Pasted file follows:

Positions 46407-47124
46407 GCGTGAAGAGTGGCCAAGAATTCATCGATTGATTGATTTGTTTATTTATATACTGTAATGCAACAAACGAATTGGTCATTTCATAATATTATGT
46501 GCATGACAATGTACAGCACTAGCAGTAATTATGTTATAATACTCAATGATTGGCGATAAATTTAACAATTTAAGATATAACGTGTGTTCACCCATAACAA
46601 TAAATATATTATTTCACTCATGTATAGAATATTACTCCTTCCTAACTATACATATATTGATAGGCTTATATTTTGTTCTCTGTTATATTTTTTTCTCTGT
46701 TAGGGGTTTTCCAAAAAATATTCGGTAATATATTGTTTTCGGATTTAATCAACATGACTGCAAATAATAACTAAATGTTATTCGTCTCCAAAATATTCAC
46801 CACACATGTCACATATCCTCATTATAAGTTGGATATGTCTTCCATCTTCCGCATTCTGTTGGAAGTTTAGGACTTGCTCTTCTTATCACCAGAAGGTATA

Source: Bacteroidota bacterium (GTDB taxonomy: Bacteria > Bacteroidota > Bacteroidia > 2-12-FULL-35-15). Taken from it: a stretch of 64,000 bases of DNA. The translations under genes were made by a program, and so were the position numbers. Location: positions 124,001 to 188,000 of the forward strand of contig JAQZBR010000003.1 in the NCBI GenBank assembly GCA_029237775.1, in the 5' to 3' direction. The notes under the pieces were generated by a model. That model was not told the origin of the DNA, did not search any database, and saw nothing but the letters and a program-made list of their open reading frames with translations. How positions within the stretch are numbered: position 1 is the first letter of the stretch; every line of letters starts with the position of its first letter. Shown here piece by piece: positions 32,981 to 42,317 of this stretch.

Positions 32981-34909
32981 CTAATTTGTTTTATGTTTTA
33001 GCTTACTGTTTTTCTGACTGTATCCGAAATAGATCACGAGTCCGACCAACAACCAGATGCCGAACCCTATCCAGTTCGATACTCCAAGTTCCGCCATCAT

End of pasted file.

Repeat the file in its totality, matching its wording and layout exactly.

Positions 46407-47124
46407 GCGTGAAGAGTGGCCAAGAATTCATCGATTGATTGATTTGTTTATTTATATACTGTAATGCAACAAACGAATTGGTCATTTCATAATATTATGT
46501 GCATGACAATGTACAGCACTAGCAGTAATTATGTTATAATACTCAATGATTGGCGATAAATTTAACAATTTAAGATATAACGTGTGTTCACCCATAACAA
46601 TAAATATATTATTTCACTCATGTATAGAATATTACTCCTTCCTAACTATACATATATTGATAGGCTTATATTTTGTTCTCTGTTATATTTTTTTCTCTGT
46701 TAGGGGTTTTCCAAAAAATATTCGGTAATATATTGTTTTCGGATTTAATCAACATGACTGCAAATAATAACTAAATGTTATTCGTCTCCAAAATATTCAC
46801 CACACATGTCACATATCCTCATTATAAGTTGGATATGTCTTCCATCTTCCGCATTCTGTTGGAAGTTTAGGACTTGCTCTTCTTATCACCAGAAGGTATA

Source: Bacteroidota bacterium (GTDB taxonomy: Bacteria > Bacteroidota > Bacteroidia > 2-12-FULL-35-15). Taken from it: a stretch of 64,000 bases of DNA. The translations under genes were made by a program, and so were the position numbers. Location: positions 124,001 to 188,000 of the forward strand of contig JAQZBR010000003.1 in the NCBI GenBank assembly GCA_029237775.1, in the 5' to 3' direction. The notes under the pieces were generated by a model. That model was not told the origin of the DNA, did not search any database, and saw nothing but the letters and a program-made list of their open reading frames with translations. How positions within the stretch are numbered: position 1 is the first letter of the stretch; every line of letters starts with the position of its first letter. Shown here piece by piece: positions 32,981 to 42,317 of this stretch.

Positions 32981-34909
32981 CTAATTTGTTTTATGTTTTA
33001 GCTTACTGTTTTTCTGACTGTATCCGAAATAGATCACGAGTCCGACCAACAACCAGATGCCGAACCCTATCCAGTTCGATACTCCAAGTTCCGCCATCAT